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Origins Matter: Meet the Provocateurs

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Posted November 11, 2011

Let the Dialogue Begin!

Provocateur (noun): an instigator and stimulator of dialogue surrounding difficult, deep, intriguing and awe-inspiring matters; a guide, a leader, and, when need be, a fly on the wall.

The Provocateurs in The Matter of Origins are artists, scientists, scholars, community members, and educators. As an integral part of Act II/The Tea, they are also cross-pollinators, collecting knowledge from multiple individuals to explore the seemingly disparate topics of art, science, and belief as presented in Act I.

The Matter of Origins has been previously presented by Arizona State University, Wesleyan University, and the University of Maryland, all institutions which had a captive academic community from which to source volunteers for both Provocateurs and Tea Servers. In this incarnation of The Matter of Origins, our partner, the Chicago Humanities Festival, extended invitations across several disciplines and multiple spheres of influence to recruit Provocateurs. The individuals who answered the call:

Leslie Baum, Amy Bretz, Marianna Buchwald, Kristen Cox, Amanda Denham, Deb Durham, Karen Faith, Cassie Hamrick, Axel Hoffman, Jackie Intres, Maggie Kast, David Lakein, Lisa Leszczewicz, Heather Lindahl, Onye Ozuzu, Barbara Pool, Chris Preissing, Elvia Rodriguez Ochoa, Ari Rudenko, Bryan Saner, Sarah Schnadt, Myah Shein, Annie Shuminas-Nelson, Tamara Silverleaf, Emily Stein, Gwen Terry, Lindsey Barlag Thornton, and Jacqui Ulrich.

We expect orderly chaos to ensue as each Provocateur challenges the audience and each other with questions pulled through layers of varied experiences. In preparation for the dress rehearsal, we asked three of the Provocateurs to share with us why they agreed to carve out time in their busy schedules to join us for this unique event:

Maggie Kast
“I danced with the Liz Lerman Dance Exchange for a year-and-a-half about ten years ago. I am familiar with Liz’s great ability to interact with people from all walks of life, in all situations, including while they are being lifted and tossed around a stage. A few years ago I saw her piece on the genome project, and especially loved the parts where they reproduced her conversations with biologists as a soundtrack for the piece. Liz asked the scientists how they would choreograph a particular genetic structure, and they jumped in with suggestions. The dancers embodied the suggestions as the audience listened, and it was hilarious. I’m not sure there is any serious dichotomy between science and art, but I do believe that any area of cultural or ethnic conflict is likely to set off sparks that light fires of creativity. (Witness the dance theatre of bi-cultural Montreal). If science and art don’t collide next week, perhaps dance and tea will, and I hope we will all begin to glow.”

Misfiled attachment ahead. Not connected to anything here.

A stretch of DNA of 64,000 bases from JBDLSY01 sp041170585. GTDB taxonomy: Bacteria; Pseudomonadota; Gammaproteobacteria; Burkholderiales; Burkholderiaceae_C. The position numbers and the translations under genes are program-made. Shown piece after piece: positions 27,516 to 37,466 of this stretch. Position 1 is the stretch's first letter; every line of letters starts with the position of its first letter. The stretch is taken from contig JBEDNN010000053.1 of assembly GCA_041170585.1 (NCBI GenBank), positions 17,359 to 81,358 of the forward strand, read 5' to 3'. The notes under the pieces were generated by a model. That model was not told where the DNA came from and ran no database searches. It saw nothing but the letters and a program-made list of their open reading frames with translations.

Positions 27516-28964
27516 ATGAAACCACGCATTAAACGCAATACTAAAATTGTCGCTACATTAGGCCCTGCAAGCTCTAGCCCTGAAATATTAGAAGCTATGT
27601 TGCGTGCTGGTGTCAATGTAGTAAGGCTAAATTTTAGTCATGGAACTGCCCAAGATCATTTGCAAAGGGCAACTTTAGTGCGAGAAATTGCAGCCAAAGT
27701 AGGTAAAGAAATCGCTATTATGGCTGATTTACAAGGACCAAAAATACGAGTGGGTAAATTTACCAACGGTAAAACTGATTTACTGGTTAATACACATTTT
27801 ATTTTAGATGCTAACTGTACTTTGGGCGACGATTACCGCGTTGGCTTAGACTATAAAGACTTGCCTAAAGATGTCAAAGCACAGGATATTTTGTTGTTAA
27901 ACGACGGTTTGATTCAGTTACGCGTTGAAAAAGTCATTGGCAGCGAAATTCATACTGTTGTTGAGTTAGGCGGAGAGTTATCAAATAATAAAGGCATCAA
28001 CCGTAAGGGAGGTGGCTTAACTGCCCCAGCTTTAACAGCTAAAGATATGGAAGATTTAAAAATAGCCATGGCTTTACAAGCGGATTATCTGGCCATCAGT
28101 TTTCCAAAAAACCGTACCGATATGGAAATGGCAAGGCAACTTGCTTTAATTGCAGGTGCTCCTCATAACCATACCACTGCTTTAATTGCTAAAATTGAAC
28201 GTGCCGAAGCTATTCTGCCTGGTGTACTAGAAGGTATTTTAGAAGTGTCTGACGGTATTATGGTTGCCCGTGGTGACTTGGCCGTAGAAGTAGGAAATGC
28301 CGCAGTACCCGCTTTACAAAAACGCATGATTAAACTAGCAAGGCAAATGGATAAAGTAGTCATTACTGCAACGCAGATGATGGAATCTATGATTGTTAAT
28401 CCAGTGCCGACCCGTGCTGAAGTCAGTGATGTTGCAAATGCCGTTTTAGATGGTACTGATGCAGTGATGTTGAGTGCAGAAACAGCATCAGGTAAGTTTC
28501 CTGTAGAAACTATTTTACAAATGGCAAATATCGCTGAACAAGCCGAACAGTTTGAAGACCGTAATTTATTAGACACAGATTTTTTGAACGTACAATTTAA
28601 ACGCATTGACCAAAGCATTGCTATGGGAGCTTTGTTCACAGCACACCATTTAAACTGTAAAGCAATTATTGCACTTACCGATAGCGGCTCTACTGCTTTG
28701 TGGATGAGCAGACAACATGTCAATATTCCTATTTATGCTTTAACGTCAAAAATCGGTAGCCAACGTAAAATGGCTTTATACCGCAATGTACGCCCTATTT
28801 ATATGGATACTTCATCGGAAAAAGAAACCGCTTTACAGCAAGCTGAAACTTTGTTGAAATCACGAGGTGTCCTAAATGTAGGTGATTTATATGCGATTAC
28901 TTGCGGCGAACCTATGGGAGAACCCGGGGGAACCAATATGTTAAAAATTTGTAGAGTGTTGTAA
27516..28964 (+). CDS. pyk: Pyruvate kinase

Onye Ozuzu
“Liz’s work has accompanied me through my dance journey from the beginning. My first significant mentor/teachers – Nia, and her father Ed Love — were from Washington DC and had worked with and carried stories, processes, and methodologies of Liz Lerman and the Dance Exchange into our work together. From the first time I participated in a Creative Response Process, early in my tenure as a professor of dance in the academy, I integrated it deeply into the way that I taught choreography, dance history, philosophy, and technique and into the way that I thought about artmaking, audience engagement, and dance administration. I just moved to Chicago and am coming into a significantly new chapter of my work as an artist. It seems timely and fitting that I see what Liz is up to. Her work has always navigated an important interspace for me — between an ancient sensibility of dance ritual and a contemporary and functioning tool of social and civic discourse facilitated by artists for the purpose of igniting the multiple complexes, polycentric sensitivities, and reflexive awareness of ‘the people.’”

Jackie Intres
“As I prepare to act as a Provocateur in The Matter of Origins, I find myself concerned with a question: why must our lives as humans be so limited by the finite? We can only see so far, hear so much, understand such a small fraction of the universe. And yet perhaps, the finite is the only lens through which we can even begin to understand the infinite reaches of our galactic and subatomic worlds. Our bodies are the most important tool we will ever have for experiencing the finite and through her choreography, Liz Lerman is inviting her audience to wrestle with the finite in order to penetrate the mysterious world of the infinite.  I am so looking forward to the discussions that follow this performance as we spend some time sitting at tea with the biggest questions. Hopefully, our collective understanding of the infinite will be stretched and strengthened.”

Eboni Senai Hawkins is a recent transplant to Chicago and an intern in Performance Programs at the MCA.

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